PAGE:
- 2nd Rise: Cover shaped breadsticks with aluminum foil, plastic wrap, or a clean kitchen towel. Allow to rise until slightly puffy, about 20 minutes.
- Meanwhile, preheat oven to 400°F (204°C).
- Bake the breadsticks: Remove cover from breadsticks and bake for 18–19 minutes or until golden brown on top, rotating the pans (top to bottom, bottom to top) halfway through. If you notice the tops browning too quickly, loosely tent with aluminum foil.
- Make the topping: Melt butter, and stir in salt and garlic powder.
- Remove breadsticks from the oven, brush with garlic butter topping, and allow breadsticks to cool for a couple minutes before serving. Sprinkle with dried parsley or your favorite herb, if desired, and serve warm.
- Cover leftover rolls tightly and store at room temperature for 1 day or in the refrigerator for up to 5 days. Reheat as desired.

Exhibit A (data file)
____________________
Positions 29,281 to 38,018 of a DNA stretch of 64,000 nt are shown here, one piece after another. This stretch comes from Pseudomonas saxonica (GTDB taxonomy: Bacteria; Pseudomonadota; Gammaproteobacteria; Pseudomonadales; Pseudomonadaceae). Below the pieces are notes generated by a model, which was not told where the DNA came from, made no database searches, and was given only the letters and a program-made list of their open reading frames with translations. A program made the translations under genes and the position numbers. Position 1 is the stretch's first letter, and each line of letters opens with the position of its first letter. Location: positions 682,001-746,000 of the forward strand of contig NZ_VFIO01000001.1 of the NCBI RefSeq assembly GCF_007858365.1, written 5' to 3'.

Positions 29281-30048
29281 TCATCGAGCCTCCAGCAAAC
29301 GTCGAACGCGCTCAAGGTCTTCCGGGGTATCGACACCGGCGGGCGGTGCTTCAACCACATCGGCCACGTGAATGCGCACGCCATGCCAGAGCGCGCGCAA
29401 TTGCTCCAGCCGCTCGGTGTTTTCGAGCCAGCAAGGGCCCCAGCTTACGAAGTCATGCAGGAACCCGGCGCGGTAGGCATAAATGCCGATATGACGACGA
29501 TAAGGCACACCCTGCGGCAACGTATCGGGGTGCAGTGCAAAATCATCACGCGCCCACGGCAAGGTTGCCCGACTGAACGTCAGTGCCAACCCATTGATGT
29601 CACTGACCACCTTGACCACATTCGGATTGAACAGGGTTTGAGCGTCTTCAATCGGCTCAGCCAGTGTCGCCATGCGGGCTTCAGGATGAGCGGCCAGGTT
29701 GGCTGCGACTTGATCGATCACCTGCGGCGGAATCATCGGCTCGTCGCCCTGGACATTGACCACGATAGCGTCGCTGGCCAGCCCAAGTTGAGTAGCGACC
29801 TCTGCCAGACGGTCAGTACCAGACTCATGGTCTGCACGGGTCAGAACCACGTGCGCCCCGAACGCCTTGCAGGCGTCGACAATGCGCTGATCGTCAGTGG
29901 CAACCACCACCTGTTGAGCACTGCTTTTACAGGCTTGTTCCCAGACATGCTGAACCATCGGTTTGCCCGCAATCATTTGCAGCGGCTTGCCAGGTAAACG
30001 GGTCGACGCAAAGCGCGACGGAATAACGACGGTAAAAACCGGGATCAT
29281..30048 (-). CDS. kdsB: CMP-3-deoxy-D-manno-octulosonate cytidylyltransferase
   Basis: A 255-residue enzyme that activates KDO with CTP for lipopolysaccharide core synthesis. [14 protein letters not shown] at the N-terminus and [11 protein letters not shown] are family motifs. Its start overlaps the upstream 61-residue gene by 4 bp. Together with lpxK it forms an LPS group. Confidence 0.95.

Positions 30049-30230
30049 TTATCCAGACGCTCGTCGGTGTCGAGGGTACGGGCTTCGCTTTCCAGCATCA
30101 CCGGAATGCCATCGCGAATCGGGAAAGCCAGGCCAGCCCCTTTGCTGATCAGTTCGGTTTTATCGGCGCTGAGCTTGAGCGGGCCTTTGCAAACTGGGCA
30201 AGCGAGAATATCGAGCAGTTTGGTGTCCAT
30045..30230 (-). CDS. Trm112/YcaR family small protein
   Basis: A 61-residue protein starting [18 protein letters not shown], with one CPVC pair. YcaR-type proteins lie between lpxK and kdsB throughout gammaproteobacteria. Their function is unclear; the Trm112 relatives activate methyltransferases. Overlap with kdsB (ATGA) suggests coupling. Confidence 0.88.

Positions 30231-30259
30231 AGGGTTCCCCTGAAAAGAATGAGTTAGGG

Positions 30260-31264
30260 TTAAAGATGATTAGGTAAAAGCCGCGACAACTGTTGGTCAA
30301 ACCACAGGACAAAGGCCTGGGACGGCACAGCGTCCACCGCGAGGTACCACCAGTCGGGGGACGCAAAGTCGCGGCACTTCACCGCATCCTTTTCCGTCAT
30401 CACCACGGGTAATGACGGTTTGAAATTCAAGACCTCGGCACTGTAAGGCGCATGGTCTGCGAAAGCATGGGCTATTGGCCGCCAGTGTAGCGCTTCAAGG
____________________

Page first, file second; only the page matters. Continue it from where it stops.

- Freezing Instructions for Baked Breadsticks: Freeze the baked and cooled breadsticks for up to 3 months. To thaw, leave out on the counter for a few hours or overnight in the refrigerator. Warm in the microwave for 30 seconds or covered on a baking sheet in a 300°F (149°C) oven for 10 minutes.
- Freezing Instructions for Dough: After the dough rises and you divide the dough in half in step 6, you can freeze half or some of the dough to use at a later time. Or you can simply freeze all of the dough. Lightly coat all sides of the dough you want to freeze with nonstick spray or olive oil. Place the dough into a zipped-top bag and seal tightly, squeezing out all the air. Freeze for up to 3 months. To thaw, place the frozen dough in the refrigerator for about 8 hours or overnight. When ready to use, remove the dough from the refrigerator and allow to rest for 30 minutes on the counter. Preheat the oven and continue with step 6, punching down the dough to release air if needed.